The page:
EH Scott Radio Enthusiasts

The Fine Things are Always Hand Made

I'm new to this group, so please make allowances.. :) 

A friend and colleague inherited a beautiful Scott Allwave 15 and has asked me to help him get it going again.   This is the first E H Scott radio I've had the privilege to work on, and I've been collecting documents and reading this discussion group to get going.

At this point I have only the tuner and ps/amp chassis, and I'll need to get my friend to bring along at least the speaker before powering the radio up.  But in the meantime I've been assessing what's there.

The radio is in what seems to me to be amazing condition.  The chrome finish is nearly perfect, and the tuner looks to have been unmolested.  The power supply/amp.. not so much.

Starting the inspection with the power supply, I immediately found some weirdness.  The photo below shows the underside with an initially mysterious component:

It's difficult to see how this thing is connected into the circuit, but after some head scratching, I finally figure out that this is an 8H center tapped inductor, and that the circuit is this:

So.. have any of you seen this variation on the AW15?  If so, what's in the "22" box?  Is it just the standard interstage transformer, with primary disconnected?  Is there a source for the AW15 schematics between the "Early" and "Late" versions that might include this variation?

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It looks like the driver transformer part 22 went bad, and someone bypassed it with the tapped inductor, the 14k resistors and caps to provide b+ to the driver tube and signal to the output tubes. If you remove the indicated part, you may find clipped leads. 

Thanks for the reply, Thomas!  I'd wondered if that was the case, and I really should take transformer "22" out and see if the primary leads are still tucked inside... But, the center-tapped inductor is mounted in a little steel box that looks much like the case for the 2uF capacitor, and it's riveted to the chassis with chrome-plated rivets.  So, it *looks* original!  I'm wondering if this was one of the many variations in the All-Wave 15's design, a bit of an experiment with "resistance coupling"..?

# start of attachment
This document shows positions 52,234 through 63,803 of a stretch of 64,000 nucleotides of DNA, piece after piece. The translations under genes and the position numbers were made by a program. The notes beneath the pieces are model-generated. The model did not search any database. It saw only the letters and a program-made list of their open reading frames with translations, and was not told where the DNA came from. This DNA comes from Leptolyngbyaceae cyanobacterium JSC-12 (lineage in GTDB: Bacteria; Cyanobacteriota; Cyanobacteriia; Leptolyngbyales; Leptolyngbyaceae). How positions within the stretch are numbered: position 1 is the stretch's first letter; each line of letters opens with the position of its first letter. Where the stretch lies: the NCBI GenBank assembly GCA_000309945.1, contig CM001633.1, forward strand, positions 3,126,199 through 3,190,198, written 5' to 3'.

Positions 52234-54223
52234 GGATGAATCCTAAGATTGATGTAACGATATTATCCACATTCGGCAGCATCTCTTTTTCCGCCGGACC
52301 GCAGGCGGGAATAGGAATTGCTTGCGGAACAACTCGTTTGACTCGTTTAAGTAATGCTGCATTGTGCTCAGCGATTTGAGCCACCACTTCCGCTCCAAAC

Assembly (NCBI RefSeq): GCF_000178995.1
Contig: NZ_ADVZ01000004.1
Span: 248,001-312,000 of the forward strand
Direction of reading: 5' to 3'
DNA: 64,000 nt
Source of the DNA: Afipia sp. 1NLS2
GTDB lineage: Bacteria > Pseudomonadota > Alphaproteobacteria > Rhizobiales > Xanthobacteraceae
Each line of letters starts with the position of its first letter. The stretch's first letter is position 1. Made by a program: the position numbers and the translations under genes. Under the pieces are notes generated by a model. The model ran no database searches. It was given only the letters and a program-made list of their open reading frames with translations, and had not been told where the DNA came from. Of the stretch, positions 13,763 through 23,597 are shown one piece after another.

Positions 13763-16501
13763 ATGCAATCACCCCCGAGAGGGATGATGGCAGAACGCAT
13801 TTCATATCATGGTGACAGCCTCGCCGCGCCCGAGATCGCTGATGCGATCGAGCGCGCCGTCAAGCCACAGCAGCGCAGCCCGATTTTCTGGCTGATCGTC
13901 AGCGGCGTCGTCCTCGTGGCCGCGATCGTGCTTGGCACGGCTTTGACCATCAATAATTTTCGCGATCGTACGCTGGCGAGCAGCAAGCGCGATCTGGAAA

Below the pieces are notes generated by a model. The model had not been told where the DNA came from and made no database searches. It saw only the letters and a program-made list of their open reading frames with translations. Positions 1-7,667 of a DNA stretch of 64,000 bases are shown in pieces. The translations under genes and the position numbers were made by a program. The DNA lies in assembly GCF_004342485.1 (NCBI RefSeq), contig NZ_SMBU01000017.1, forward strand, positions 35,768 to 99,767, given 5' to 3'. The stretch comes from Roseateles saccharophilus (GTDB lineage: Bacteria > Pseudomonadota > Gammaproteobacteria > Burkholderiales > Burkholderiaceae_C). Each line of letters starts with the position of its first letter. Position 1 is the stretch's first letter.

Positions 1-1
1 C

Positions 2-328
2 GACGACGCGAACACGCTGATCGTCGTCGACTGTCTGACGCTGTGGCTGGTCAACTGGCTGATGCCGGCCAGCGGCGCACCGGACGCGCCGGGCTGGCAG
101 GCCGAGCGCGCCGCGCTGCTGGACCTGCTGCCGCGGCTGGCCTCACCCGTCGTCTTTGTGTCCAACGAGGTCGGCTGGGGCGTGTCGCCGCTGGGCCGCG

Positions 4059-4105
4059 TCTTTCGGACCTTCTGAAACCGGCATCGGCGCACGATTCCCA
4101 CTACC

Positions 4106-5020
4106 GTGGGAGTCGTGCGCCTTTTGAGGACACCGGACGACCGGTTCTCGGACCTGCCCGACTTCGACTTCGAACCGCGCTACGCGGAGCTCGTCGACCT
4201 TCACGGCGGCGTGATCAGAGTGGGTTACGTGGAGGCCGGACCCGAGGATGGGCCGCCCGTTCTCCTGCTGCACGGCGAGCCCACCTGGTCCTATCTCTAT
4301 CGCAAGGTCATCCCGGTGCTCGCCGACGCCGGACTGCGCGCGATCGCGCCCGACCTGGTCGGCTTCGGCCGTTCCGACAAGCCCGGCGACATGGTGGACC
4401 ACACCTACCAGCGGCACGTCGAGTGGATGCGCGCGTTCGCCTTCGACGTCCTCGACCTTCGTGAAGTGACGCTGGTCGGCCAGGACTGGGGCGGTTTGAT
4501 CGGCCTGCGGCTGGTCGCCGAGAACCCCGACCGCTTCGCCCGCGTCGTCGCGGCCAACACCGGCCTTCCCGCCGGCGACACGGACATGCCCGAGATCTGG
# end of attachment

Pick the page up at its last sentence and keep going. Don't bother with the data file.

Forgot to mention that this receiver is S/N L-402.

Thomas, following up on your suggestion, I took "22" out and examined it closely..   It only has 3 wires emerging from its potted innards, and no sign that any other wires have been trimmed off.  

The thing really looks as though it was fabricated this way on purpose at Scott, and I think all the evidence points to this radio just having a different audio driver circuit than either "early" or "late".  Go figure.  FWIW, I measured the inductance and resistance of the one winding:  473Hy @120Hz and 538 ohms, end-to-end.  It's a seriously weird circuit, but it does seem that the Scott engineers had a thing for center-tapped audio chokes..see the circuit for the "hi-fi" version of the audio power amp, with 4 2A3's.

I drew up a schematic for the final amp/ps circuit, after component replacement:

yes - I have the same addition and like you I think its a factory addition as other components are moved to accommodate it and the mounting to the chassis looks factory to me as well.  Keep me posted on progress.  If you look on my page, you will see my posting and photos.  What is your serial number?

There are several diagrams for the Scott AW-15, showing considerable evolution during 1934.

The Riders diagrams marked early and late are both later diagrams, using the 55 tube for 2nd detector.

Explore the Info Archive at the site top, then open set folders. then open Allwave 15 folder.

Then open Wunderlich 15 to find the two early diagrams of April and May 1934 for the earlier models using the Wunderlich tube for the 2nd detector. If your receiver has the 2 red antenna posts, then it is certain yours was built for the Wunderlich tube, although a number of examples were later converted to use 55 tube after the Wunderlich tube became unavailable. There was evidently a brief time mid 1934 when the last I F transformer had the center tapped secondary and the 55 tube diodes were connected in a push-pull manner like the Wunderlich sets. 

My experience is there is little difference in the power supply during model run for the Scott AW-15.

Although not shown on the amp diagram, the earphone jack is on every AW-15 amp I have seen - 2 positions, fully inserted the earphone jack silenced the set speaker.

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